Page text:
It’s also predictable – on the surface, before a wheel has turned in the weekend – that no KTM will be able to match the leading Hondas this weekend. This is because of the characteristics of the KTM compared to the Honda – the Austrian bike having a strong engine but suffering quite significantly in the corners and the NSF250 having a seemingly far superior cornering performance and with little deficiency in the motor department. Theoretically, the Japanese machine should excel on such an awkward circuit with such a small percentage on the lap with full throttle. That said, Marco Bezzecchi has not been averse to a surprise or two this season.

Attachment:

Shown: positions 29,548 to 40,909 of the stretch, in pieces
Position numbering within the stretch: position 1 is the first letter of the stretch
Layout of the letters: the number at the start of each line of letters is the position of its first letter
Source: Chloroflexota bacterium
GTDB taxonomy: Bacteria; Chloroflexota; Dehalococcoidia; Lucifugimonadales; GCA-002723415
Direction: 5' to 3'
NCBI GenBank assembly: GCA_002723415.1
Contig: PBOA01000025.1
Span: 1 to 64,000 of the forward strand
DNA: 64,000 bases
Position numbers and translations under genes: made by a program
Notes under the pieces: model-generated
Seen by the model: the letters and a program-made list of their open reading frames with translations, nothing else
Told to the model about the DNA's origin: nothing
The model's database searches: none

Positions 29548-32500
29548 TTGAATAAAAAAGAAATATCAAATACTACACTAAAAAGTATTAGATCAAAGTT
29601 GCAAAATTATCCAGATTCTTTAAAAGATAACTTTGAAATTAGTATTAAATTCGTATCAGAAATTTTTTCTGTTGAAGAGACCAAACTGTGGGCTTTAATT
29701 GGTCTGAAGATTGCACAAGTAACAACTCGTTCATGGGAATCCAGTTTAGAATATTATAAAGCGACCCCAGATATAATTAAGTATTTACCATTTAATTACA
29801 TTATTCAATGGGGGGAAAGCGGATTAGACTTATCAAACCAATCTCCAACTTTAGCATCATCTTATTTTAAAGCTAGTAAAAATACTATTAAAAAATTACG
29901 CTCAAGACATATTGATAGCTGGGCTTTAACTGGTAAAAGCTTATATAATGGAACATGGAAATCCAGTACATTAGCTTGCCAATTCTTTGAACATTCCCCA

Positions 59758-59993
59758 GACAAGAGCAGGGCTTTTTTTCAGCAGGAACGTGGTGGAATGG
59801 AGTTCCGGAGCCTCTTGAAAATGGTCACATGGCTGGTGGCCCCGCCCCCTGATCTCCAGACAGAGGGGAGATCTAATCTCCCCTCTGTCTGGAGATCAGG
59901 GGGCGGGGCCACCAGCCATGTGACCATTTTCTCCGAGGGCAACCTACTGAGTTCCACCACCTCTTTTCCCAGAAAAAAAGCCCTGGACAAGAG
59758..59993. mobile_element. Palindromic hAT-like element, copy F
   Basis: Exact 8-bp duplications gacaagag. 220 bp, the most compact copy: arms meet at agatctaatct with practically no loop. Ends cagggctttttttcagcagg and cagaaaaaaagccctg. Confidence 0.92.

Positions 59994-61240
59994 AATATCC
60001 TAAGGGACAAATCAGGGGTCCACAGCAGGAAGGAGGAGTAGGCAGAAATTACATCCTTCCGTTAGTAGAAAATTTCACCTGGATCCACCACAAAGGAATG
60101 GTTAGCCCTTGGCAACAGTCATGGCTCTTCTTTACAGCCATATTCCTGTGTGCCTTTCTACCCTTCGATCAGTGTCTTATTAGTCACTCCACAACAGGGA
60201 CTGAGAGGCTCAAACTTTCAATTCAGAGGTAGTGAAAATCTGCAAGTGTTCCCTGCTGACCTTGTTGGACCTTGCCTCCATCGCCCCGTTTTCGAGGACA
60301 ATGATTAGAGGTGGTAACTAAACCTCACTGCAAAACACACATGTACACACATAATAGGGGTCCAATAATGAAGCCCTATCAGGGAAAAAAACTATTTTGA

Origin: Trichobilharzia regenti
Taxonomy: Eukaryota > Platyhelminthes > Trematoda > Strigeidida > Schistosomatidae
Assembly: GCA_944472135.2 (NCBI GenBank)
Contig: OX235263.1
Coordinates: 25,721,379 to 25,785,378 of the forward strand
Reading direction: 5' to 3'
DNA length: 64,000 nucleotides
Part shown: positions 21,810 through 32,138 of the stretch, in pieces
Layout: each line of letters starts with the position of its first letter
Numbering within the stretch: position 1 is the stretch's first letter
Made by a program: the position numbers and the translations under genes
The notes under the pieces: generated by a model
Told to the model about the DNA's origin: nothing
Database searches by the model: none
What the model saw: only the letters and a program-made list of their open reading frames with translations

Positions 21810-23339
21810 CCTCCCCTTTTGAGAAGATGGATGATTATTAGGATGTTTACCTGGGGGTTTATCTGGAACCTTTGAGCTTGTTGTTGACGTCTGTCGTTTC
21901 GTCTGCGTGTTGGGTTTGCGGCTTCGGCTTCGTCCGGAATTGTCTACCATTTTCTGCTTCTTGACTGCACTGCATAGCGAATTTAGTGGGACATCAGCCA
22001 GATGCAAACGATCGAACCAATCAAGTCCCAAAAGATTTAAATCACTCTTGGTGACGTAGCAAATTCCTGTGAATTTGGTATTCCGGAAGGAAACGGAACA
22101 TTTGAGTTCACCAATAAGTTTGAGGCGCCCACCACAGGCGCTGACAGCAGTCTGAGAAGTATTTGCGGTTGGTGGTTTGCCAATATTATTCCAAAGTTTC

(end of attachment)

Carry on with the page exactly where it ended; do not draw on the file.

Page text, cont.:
In his first year at the front – his second in Grand Prix racing – Bezzecchi has been superbly consistent (he has finished on the podium in each of the races he has finished) and infectiously calm, and those two qualities pulled him a nineteen-point championship lead going into the previous round at Assen. However, a crash on the final lap for the Italian, and a win for the fastest man on a Moto3 bike in 2018, Jorge Martin, saw Bezzecchi’s championship advantage transform into a deficit and he now lies two points behind the Spaniard. A response will be important for Bezzecchi this weekend, and the unpredictable German weather could bring him into victory contention, like it did in Argentina.